Intestinal villi: definition, structure and importance

Did you know that the intestine represents one of the organs with the most cell turnover? Indeed, in just five days its internal surface can be renewed. In addition to this, it has the intestinal villi, which contribute to the absorption of all nutrients and leads them to the bloodstream.

Similarly, they play an important role for people with celiac disease. In this sense, understanding its operation will be very useful to contribute to the well-being of the body.

What are intestinal villi?

It is a surface of filaments that are shaped like fingers. Which, protrude through the walls of the intestine, specifically the duodenum. The state of the intestinal villi is determined by the Marsh scale.

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Likewise, the lanosities measure approximately 0.5 and 1 mm, they are complemented by a large number of microvilli. Even though their size is tiny, they fulfill their main function, which is absorb nutrients and improve the digestive process. For this reason, if there are problems with its functioning, they can cause negative consequences for the body.

Structure and shape

The shape of the intestinal villi is similar to tiny elements that surround the lining of the intestine. In fact, it refers to the most important and decisive area for the digestive process. Although these are too small particles, they are very numerous. For this reason, they are distributed throughout the width and length of the organ.

The food you eat is mobilized by the rhythmic contractions exerted by the muscle walls. Even though they usually receive enzymes, bile and chemical rain from secretions. Because they are important? Without these villi, the nutrients would not reach the liver or other parts of the body.

In the beginning of the small intestine its quantity is greater, but it decreases as the certain path is traveled. Therefore, fewer villi are located in the large intestine area. By visualizing them, the scientists determined that resemble a velvet cape.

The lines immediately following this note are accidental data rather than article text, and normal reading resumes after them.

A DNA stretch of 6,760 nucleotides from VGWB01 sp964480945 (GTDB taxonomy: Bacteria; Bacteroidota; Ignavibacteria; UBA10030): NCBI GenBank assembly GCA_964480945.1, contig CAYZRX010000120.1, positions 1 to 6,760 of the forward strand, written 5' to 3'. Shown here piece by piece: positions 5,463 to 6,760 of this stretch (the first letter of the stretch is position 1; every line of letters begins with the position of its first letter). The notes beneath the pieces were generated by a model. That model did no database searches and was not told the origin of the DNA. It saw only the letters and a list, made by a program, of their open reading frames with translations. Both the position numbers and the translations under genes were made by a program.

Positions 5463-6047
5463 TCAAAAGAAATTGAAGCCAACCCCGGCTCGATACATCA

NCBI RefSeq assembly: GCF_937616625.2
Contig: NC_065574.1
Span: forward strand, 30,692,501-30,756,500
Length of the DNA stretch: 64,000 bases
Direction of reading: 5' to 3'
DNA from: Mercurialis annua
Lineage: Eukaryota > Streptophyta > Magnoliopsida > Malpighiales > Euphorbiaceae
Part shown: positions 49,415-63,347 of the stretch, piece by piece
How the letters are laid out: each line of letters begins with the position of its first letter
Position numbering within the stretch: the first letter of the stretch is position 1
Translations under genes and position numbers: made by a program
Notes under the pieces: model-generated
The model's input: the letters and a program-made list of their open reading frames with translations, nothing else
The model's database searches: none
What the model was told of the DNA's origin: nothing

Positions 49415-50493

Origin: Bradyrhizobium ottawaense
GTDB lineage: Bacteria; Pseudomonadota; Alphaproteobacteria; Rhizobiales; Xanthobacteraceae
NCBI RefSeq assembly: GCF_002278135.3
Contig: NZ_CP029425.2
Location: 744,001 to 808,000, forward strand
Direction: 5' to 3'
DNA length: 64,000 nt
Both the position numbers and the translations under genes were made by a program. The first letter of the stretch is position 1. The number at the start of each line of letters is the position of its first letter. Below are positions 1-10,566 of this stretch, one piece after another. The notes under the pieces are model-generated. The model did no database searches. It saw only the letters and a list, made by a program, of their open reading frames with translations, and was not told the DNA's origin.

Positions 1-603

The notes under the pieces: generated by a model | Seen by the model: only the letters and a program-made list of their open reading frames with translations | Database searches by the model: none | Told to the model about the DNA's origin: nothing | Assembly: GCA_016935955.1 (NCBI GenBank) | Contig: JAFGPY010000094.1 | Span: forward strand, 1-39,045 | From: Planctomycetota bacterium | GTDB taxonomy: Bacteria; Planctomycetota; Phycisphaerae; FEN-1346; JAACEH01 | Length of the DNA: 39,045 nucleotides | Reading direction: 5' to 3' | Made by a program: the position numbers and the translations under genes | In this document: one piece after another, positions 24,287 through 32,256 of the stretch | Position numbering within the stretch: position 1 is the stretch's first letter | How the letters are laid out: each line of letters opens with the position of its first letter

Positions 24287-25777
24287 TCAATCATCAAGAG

On the other hand, in the upper area of ​​the villi there is a membrane, which contains cells of different types. As a result, the absorption of nutrients in this part is usually directed to the lymphatic system or the blood.

How important are intestinal villi?

Celiac people represent the population most at risk of atrophy. Since when they eat gluten, the intestinal villi are affected. As a result, by consuming glutendevelop immune reactions in the body. Subsequently, this protein reacts and sets in motion defense mechanisms that end up inflaming the intestine.

Therefore, Crohn’s disease and celiac disease are the most recurrent conditions. After starting the condition, it is necessary to have intestinal biopsies. Which will determine if there are injuries and how serious they are. This is verified by the classification scale devised by the British pathologist Marsh.

Celiac disease is a disease that has many studies related to alterations at intestinal levels. These problems are confirmed by a excessive elevation of lymphocytes and this determines how serious the injuries are. In addition, important elements that are part of the structure of the intestinal villi are also studied.